Tuesday, June 26, 2007

Encounter on a Cinder Cone

Yesterday evening, B and I set off at about 7:30 PM to do some grocery shopping. But first we thought we’d hike up a cinder cone that's been in our neighorhood for, oh, a few million years or so. For some reason, we’d never explored it. True, the trail is not super pristine, being that at times it passes within 15 feet of the deafening traffic on Interstate 205 and that at one point we noted that the side of the cinder cone has been tagged with an ominous-looking skull. True, also, that we had to hike past rubbish such as a flattened box of Camels and a ripped-open strawberry-flavored condom packet (ew!) and—a few strides later—sidestepped the actual used (double-triple-quadruple ew!!!!) strawberry condom, but soon we were walking up what for all intents and purposes was an old country road. Really olde. Could this gutter be any more medieval looking? I guess it could, say, if there was a slurry of raw sewage running down it. Fortunately, there was not.

Eventually, we found ourselves standing in front of this stone fortress. Welcome to the Middle Ages.

Rocky Butte

The 360-degree view from the top is splendid. Mount Hood looms, of course, but also Mount St. Helens and the very top of Mount Jefferson. Who knew you could see Jefferson from Portland? I sure didn’t. We could see almost the entire city, including the IKEA that is finally being built out by the airport. What a huge footprint that thing has. I could totally live without it. But even with that blot on the landscape, I still had to get all warm and fuzzy about the number of mature trees we have in even the most densely populated parts of Portland. It’s a bit hard to tell exactly where the city leaves off and national forest begins.

Mount Hood from Rocky Butte

We had a bit of a wander and because my mind was so boggled by the view and the whole medieval thing, I really had some trouble when we started heading down a set of rustic stairs and the strains of an a cappella rendition of “Desperado” started wafting toward us. Was it the 1370s or the 1970s?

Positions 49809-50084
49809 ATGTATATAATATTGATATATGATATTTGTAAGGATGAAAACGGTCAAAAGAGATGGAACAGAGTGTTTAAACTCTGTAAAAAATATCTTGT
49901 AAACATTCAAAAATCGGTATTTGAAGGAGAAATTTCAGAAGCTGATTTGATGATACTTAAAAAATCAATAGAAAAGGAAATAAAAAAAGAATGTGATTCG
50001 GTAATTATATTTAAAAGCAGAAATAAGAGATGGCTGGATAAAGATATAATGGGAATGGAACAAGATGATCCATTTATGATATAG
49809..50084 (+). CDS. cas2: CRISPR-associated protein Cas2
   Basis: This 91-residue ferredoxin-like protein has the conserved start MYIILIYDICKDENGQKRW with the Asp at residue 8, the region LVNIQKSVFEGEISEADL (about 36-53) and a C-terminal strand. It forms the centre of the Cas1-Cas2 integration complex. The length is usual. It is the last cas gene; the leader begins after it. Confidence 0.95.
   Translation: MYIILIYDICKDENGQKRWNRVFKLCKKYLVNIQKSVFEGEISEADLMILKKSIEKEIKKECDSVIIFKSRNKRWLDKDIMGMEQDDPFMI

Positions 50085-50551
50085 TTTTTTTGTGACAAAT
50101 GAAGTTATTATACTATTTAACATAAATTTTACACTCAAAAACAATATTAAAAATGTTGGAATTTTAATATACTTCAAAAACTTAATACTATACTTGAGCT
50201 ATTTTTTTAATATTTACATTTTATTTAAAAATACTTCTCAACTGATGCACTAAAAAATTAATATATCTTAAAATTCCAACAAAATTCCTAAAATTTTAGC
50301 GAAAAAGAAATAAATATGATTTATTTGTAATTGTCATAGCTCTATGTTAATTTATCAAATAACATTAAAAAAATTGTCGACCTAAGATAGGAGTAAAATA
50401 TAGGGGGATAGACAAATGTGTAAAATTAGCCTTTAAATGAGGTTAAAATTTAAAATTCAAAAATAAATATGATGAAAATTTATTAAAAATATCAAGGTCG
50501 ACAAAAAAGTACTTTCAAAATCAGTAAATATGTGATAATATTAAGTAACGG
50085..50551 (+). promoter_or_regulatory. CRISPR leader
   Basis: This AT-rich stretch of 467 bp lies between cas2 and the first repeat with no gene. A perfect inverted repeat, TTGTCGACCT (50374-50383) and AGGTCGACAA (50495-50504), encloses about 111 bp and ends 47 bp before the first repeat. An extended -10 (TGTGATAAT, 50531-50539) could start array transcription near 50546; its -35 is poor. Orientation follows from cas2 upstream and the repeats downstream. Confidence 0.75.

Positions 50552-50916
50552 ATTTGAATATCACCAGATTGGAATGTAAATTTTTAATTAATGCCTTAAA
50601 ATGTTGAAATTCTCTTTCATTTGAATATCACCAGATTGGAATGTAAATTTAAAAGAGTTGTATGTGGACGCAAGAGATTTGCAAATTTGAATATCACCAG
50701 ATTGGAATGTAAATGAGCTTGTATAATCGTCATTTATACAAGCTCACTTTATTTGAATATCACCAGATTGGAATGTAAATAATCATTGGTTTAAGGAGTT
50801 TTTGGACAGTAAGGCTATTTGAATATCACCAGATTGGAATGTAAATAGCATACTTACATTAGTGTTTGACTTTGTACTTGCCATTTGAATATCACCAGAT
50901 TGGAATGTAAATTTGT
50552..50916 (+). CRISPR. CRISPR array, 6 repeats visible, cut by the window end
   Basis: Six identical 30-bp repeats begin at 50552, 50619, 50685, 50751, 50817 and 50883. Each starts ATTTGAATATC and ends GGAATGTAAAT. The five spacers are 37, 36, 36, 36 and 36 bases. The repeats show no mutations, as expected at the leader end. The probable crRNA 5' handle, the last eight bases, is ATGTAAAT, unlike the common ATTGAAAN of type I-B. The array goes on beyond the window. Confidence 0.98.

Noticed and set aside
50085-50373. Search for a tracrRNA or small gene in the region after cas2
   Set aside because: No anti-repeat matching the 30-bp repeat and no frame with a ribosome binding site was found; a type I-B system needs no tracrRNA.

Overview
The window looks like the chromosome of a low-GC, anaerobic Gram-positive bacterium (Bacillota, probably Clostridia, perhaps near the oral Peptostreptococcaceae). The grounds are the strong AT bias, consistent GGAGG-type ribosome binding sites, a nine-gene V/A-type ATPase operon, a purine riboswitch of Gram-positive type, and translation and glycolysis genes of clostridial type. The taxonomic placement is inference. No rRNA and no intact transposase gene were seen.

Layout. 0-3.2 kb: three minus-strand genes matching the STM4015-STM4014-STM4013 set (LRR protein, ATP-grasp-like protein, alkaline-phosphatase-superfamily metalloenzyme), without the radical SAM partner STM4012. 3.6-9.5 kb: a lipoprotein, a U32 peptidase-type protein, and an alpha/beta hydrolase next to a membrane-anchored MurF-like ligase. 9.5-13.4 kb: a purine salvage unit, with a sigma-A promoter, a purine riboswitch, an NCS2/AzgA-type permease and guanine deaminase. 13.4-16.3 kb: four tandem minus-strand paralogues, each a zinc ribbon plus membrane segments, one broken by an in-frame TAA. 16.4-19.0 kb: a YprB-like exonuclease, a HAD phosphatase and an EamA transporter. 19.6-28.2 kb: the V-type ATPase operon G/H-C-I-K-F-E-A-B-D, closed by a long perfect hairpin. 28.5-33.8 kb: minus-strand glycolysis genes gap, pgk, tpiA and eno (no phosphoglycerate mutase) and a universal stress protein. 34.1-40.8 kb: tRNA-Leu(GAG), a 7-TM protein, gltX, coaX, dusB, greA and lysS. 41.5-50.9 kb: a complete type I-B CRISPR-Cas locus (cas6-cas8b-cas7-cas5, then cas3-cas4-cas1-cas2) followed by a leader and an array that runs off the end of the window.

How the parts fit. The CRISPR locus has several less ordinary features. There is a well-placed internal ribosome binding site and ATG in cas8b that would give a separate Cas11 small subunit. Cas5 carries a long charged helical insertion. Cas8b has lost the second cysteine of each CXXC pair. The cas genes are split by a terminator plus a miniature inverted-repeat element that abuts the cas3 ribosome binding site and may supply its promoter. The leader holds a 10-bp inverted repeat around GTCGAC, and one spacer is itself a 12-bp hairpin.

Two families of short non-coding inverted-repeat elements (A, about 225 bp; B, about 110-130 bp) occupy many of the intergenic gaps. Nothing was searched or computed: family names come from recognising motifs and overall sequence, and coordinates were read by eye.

There behind the fortress, sitting on the edge of a steep drop-off into the forest were three people in sunglasses and a puppy named Dojo. Spread out between them was a waxpaper sleeve of Ritz crackers, a rolled-back tin of sardines, and a six-pack of Olde English 800s. And they were smoking weed. Mainly because of the sardines, I immediately jumped to the conclusion that they were bona fide hobos and walked extra slow as I passed them, hoping to engage them in conversation. Luckily, the puppy came bounding up to us, causing the guy singing “Desperado” to stop and start calling after the puppy. My wish was granted! Engagement with suspected hobos.

Desperado congratulated us on living in a beautiful part of the country (I didn't dispute it) and volunteered that he was from California, as if that Eagles song, his blue-mirrored oval sunglasses, and the way he wore his bandanna didn’t totally give him away. The other guy tipped his oversized sunglasses (the kind senior citizens with cataracts wear) briefly up toward his forehead and stated “South Dakota.” There was a youngish woman there, too, but she just sat there with her back to us and said nothing. I was on the brink of asking them how they got here—in my mind I was totally prepared to hear and almost certain they would say “freight train,” maybe even being as specific as “Burlington Northern” or “Southern Pacific,” but South Dakota started quizzing me about which species of woodpeckers he could hear. I think he got a bit annoyed with me for blathering on about how much I didn’t know about local woodpeckers and drowning out the woodpecking sounds he'd been enjoying so much. Our conversation sort of petered out.

We decided to leave them to it and started hiking back down. The closer I got the better I felt about not having blurted out a question about how they had gotten to Portland. I’m sure they just drove a car (or a flatbed Ford) here. Just because people are eating straight out of a can of sardines, it doesn’t necessarily follow that they’re hobos. But, I’m telling you, for a while there I had myself convinced.

We got back to the bottom of the cinder cone and then drove to the grocery store to buy cat food and people food where, it being about 9:00 PM on a Monday night, we had to dodge beeping forklifts (loaded with pallets of Cheerios and barbecue sauce) that were barreling down practically every aisle. Back to 21st century Portland. Not that there’s anything wrong with that.

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